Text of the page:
Eleven more Urban Decay Eyeshadow Swatches! I’m hoping to swatch through some of the palettes I have soon and get those swatches up as well. I also recently received a few more permanent shades to share with you!
Graffiti is a bright, grassy green with subtle cool undertones and a frosted, metallic sheen. This shade has such lovely color payoff. This is a deluxe eyeshadow.
Gunmetal is a darkened blue-based gray with a silver shimmer and sheen. Inglot #451 is similar but slightly darker–has more of a black base.
Maui Wowie is an antique gold with a metallic finish and splattered with chunky bits of antique gold glitter. The glitter kills this shade–I LOVE the color of Maui Wowie, but it suffers from awful fall out of the chunky glitter. Bare Escentuals Gold Medal comes rather close, though it seems a little cooler toned.
Minx is a green-based teal with chunky teal glitter (like Maui Wowie). It’s actually a bit sheer, which is a surprise for a UD shadow. Make Up For Ever #168 is more pigmented and perhaps a little greener, but it seems similar.
Purple Haze is a brightened, medium-dark red-based purple with a matte finish. Inglot’s #334 is the most similar from what I can tell (and I suspect MAC’s Vibrant Grape is similar, too, but it’s not up in the gallery yet!), but it is clearly less red-based.
Revolver is a soft gray with a matte finish. It’s a really easy-to-wear gray because of how light it is, so it’s not dominating at all.
Scratch is a soft, peach-orange with a golden sheen. This is a deluxe eyeshadow.
Zero is a medium-dark black with multi-colored shimmer. I actually found Zero to be a little rough in texture–not nearly as smooth as other deluxe eyeshadows. It is similar to theBalm Guilty Gwen, which has a better texture.
Urban Decay has three types of eyeshadows–their regular eyeshadows (0.05 oz.), deluxe eyeshadows (0.09 oz.), and matte eyeshadows (0.05 oz.). Both the regular and matte eyeshadows are $17 a pop, while deluxe eyeshadows are $18, but they also contain nearly twice as much product. I would say the major difference between deluxe and regular eyeshadows is that these tend to be a little softer, less bound together, and perhaps a little more pigmented. Urban Decay says these have more intensity than the regular eyeshadows, but I haven’t had too many issues with pigmentation in their regular line.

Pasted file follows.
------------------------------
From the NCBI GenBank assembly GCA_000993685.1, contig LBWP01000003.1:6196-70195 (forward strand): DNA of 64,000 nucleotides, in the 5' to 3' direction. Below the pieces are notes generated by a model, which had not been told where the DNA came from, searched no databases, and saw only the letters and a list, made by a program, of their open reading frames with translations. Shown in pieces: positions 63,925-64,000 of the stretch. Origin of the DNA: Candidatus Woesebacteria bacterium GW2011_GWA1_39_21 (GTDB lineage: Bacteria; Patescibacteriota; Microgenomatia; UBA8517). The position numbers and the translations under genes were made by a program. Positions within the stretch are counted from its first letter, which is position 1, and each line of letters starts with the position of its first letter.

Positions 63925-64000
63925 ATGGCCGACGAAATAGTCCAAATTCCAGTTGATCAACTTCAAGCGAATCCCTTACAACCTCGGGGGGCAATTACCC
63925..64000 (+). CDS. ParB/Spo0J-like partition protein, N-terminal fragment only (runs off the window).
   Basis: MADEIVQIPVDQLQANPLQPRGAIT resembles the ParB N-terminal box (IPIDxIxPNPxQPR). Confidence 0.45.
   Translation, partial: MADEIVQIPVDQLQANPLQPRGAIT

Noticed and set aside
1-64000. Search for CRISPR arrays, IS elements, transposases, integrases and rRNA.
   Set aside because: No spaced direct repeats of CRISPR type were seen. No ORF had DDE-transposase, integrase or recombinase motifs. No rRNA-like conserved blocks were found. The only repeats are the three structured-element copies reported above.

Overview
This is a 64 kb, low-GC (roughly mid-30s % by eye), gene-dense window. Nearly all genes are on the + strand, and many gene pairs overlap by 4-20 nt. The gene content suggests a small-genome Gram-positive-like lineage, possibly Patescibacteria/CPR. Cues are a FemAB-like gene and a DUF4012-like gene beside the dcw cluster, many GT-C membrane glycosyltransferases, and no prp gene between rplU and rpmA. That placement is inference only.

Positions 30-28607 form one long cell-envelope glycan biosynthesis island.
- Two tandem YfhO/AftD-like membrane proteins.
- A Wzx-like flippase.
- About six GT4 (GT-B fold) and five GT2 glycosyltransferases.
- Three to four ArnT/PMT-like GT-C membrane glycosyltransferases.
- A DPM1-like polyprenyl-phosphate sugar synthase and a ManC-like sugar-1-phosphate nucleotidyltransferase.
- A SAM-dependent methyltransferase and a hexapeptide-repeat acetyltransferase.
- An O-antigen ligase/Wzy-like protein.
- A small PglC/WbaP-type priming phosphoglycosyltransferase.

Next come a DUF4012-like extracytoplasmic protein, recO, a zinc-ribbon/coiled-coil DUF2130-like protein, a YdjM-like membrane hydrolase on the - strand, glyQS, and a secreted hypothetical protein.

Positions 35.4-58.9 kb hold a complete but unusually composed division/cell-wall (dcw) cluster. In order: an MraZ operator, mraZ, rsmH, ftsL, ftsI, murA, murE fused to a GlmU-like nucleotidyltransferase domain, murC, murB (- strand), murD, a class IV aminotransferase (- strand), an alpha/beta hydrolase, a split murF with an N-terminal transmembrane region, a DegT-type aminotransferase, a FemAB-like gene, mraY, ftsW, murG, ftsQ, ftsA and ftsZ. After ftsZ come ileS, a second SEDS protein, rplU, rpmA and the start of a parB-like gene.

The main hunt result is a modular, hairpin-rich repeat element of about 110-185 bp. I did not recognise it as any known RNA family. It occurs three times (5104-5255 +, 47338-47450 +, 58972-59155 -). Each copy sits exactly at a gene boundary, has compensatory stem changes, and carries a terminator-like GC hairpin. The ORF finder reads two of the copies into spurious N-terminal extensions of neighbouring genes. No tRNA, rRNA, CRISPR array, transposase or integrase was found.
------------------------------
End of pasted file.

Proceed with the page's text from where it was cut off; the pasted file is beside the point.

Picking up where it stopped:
Urban Decay Eyeshadows are typically very pigmented, smooth, and blendable. The only shades to watch for are any that have the word “glitter” or “sparkle” in the description, because they tend to have a micro-glitter that just doesn’t bind with the color base, which means it either disappears between brush and lid (best case scenario) or you end up with a sparkly under eye (worst case scenario). Their matte finishes are soft and finely milled, but a note on application, these are so blendable that it’s easy to overdo it.
In this set, Minx is the worst, given that it has sparkly fall out in addition to being on the sheerer side, while Maui Wowie is pigmented, it, too, has issues with glitter fall out. Zero had decent pigmentation but was not nearly as smooth as expected, and the offense is even worse given that it is a deluxe eyeshadow.
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Urban Decay Vegan Palette ($34.00) is a new and limited edition eyeshadow palette for fall, and it features six eyeshadows, one eyeliner, and a miniature-sized eyeshadow primer. It features only products that are vegan-friendly.
The packaging is my favorite part about this product, which is creative, pretty, and functional. Otherwise, the eyeshadows are every bit of quality you’d expect from Urban Decay, but with the Naked Palette released simultaneously and featuring three of these shades (Smog, Gunmetal, Half Baked), it makes getting both of them rather redundant.